Key metrics will vary, but they always exist.
In other businesses, the key metrics will vary. But they always exist, and they will give you the quick read you need to move forward. Yes, you’ll go back and spend time conducting the analysis necessary to execute a plan of action. How much should you invest in marketing? What does marketing-mix modeling tell you about where to invest? How much of a price gap does your brand and market advantage allow? How effective is your sales force in working with your trade customers? What channel of trade is driving growth? Do you have the right trade-channel strategy? There’s a lot you’ll have to cover. But you can’t allow it to bring you to a halt at the outset. You have to go with the quick screen so you can act.
Let’s look at one more option, the real scorched-earth option:
Sell Everything Sell everything except the shaving business and focus on Gillette’s strongest and most profitable franchise. With all its assets combined, Gillette was a medium-sized consumer products company. It had $10 billion in sales, compared with $48 billion for Unilever and $70 billion for Nestlé. Strip Gillette down to its blades and razors and you have a $4 billion company. Now, what sort of presence would this stripped-down Gillette command with its principal customer, the $300 billion Wal-Mart? Slim to none. We might just as well hang a for-sale sign on the door.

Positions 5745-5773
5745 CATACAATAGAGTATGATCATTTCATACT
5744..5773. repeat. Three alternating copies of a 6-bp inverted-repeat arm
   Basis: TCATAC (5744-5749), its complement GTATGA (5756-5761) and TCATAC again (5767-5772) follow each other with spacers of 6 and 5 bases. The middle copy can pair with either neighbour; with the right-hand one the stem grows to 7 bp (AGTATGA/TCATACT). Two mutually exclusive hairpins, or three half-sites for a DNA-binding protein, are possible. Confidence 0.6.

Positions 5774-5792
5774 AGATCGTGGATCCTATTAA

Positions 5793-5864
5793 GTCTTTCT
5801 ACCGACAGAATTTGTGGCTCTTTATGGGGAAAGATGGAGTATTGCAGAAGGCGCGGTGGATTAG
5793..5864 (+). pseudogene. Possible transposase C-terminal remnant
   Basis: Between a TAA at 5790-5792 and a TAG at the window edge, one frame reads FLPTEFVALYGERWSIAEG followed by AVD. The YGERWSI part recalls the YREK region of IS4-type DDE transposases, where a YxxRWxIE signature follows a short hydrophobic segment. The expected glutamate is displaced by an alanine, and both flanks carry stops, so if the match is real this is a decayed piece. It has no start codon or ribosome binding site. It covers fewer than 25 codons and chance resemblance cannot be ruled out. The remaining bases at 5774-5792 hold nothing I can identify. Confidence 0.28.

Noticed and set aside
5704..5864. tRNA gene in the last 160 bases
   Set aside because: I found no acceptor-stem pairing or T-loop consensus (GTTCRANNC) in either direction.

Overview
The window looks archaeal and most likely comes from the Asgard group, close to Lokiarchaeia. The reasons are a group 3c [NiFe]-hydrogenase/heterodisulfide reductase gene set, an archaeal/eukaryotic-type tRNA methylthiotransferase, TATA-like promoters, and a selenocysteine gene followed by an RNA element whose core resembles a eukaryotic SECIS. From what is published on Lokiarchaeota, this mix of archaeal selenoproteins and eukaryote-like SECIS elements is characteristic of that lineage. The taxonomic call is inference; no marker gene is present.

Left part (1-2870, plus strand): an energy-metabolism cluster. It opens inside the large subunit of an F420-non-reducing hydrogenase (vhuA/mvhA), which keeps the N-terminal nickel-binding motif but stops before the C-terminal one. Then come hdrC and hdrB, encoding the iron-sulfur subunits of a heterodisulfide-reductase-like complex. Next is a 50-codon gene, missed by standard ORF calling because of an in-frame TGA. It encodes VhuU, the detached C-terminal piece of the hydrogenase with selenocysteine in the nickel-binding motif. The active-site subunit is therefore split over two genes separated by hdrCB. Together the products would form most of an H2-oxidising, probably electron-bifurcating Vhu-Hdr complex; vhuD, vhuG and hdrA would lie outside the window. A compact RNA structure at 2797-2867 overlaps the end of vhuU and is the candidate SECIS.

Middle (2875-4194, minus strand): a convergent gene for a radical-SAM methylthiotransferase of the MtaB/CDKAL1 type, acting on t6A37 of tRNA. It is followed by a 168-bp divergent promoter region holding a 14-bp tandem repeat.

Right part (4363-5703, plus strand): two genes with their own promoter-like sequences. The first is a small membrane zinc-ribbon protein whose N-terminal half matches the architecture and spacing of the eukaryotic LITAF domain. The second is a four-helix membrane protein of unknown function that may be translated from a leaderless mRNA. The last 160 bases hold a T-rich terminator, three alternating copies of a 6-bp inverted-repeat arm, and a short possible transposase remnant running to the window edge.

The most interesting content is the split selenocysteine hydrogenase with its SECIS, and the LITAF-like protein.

The quick-screen approach does not eliminate all options. A variant of the 80/20 rule works here. You almost always can screen out four-fifths of the choices, which means that what matters is the remaining 20 percent. In effect, something that seemed larger than life is now scaled down to manageable proportions. You will find specific steps for applying this approach at the end of the chapter.
Your assessment must be well thought through and fact based.
Benign Neglect Leads to Bad Results
When using the fast-track quick-screen process, it is important to reduce issues to their simplest elements. However, your assessment must be well thought through and fact based. The superficial application of concepts, even of good, well-grounded concepts, will get you in deep trouble.